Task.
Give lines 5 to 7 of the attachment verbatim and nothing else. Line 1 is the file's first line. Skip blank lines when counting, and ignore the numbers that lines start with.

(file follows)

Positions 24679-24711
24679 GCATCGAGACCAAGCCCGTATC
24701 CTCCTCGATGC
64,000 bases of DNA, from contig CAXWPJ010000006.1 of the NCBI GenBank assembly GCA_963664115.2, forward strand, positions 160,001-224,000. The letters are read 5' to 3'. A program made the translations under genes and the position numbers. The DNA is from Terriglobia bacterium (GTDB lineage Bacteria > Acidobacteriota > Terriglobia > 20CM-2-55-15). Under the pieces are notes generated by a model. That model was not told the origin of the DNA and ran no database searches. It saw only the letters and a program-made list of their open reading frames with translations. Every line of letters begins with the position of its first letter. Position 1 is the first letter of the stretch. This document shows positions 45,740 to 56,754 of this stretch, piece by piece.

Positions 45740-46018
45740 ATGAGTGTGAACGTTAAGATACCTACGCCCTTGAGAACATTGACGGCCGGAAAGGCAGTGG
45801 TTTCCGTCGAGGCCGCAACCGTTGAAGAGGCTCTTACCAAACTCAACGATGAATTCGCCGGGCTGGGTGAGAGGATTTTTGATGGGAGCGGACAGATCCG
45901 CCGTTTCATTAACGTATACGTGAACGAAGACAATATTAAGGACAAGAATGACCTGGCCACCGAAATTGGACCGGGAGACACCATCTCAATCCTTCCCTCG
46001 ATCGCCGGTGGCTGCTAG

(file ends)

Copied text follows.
Positions 45740-46018
45740 ATGAGTGTGAACGTTAAGATACCTACGCCCTTGAGAACATTGACGGCCGGAAAGGCAGTGG
45801 TTTCCGTCGAGGCCGCAACCGTTGAAGAGGCTCTTACCAAACTCAACGATGAATTCGCCGGGCTGGGTGAGAGGATTTTTGATGGGAGCGGACAGATCCG